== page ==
Marc A. Pitman, director, Inland Foundation, Eastern Maine Healthcare Systems; founder and principal, fundraisingcoach.com
I think one of the biggest challenges fundraisers had to face in 2009 was sticking to the basics. I think we got sloppy in the preceding years … particularly in the area of stewardship. I think many were shocked to realize that what they'd considered "stewardship" wasn't seen as that by donors. I suspect that organizations that chose to ramp up their communications efforts during this past year will fare better as our economy recovers.
Another great challenge I see for nonprofits is the temptation to cut their fundraising efforts or staff. While a downturn can be a convenient time, a handy excuse, to make cuts that are long overdue, marketing and fundraising efforts still need to be robust. The return will come. The ROI will be there, although it might not be in the fiscal year.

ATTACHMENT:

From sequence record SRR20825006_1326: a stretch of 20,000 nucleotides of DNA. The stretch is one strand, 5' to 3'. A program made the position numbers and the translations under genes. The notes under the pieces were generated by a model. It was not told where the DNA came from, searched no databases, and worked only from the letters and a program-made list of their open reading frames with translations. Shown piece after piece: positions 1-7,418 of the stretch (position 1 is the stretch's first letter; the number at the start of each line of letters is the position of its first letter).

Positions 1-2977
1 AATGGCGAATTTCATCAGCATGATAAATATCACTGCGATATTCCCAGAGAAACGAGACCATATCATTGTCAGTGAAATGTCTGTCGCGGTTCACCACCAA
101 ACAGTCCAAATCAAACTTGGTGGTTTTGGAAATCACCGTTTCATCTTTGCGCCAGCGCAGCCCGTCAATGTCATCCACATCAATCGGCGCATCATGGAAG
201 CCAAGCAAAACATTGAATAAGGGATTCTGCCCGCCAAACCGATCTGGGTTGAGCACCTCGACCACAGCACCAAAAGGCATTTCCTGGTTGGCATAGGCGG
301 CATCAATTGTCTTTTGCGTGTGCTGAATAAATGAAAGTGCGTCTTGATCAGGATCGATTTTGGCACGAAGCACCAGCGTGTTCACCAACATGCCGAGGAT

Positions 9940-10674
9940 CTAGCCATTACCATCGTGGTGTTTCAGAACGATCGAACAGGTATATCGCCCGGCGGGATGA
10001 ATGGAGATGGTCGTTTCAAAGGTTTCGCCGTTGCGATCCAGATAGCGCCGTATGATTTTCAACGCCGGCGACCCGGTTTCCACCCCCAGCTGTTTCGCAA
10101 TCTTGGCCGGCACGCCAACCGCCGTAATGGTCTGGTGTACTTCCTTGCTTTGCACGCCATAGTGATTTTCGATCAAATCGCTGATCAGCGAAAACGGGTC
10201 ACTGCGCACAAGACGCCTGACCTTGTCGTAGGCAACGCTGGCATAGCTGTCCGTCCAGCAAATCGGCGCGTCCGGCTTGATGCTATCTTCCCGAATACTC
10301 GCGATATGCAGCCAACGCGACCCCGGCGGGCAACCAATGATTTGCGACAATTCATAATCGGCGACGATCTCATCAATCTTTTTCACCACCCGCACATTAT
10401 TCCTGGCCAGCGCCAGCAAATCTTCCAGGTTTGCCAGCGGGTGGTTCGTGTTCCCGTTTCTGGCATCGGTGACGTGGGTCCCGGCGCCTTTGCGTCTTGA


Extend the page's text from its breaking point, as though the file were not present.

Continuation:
Todd Baker, vice president and senior strategist, Grizzard
The charities that are growing in today's environment are those that are positioned well and clearly defined in their category. They have continued to strengthen their relevancy with donors by providing timely information about themselves in relation to current events. These organizations are harnessing the power of donor behavior to acquire and inspire them to do more and be more through a brand experience. They consistently communicate a vision of the donor standing side by side with the organization, which positions the donor as part of the solution, and by doing so, the donor finds meaning and purpose — for few things in life are more important, or more powerful, than leading people to such remarkable moments of self-discovery.
Our sector desperately needs strategy — collectively we need to infuse a new way of thinking about fundraising. Many charities are simply copying each other's tactics without an understanding of how it may help or hurt their positioning in the hearts and minds of their constituents.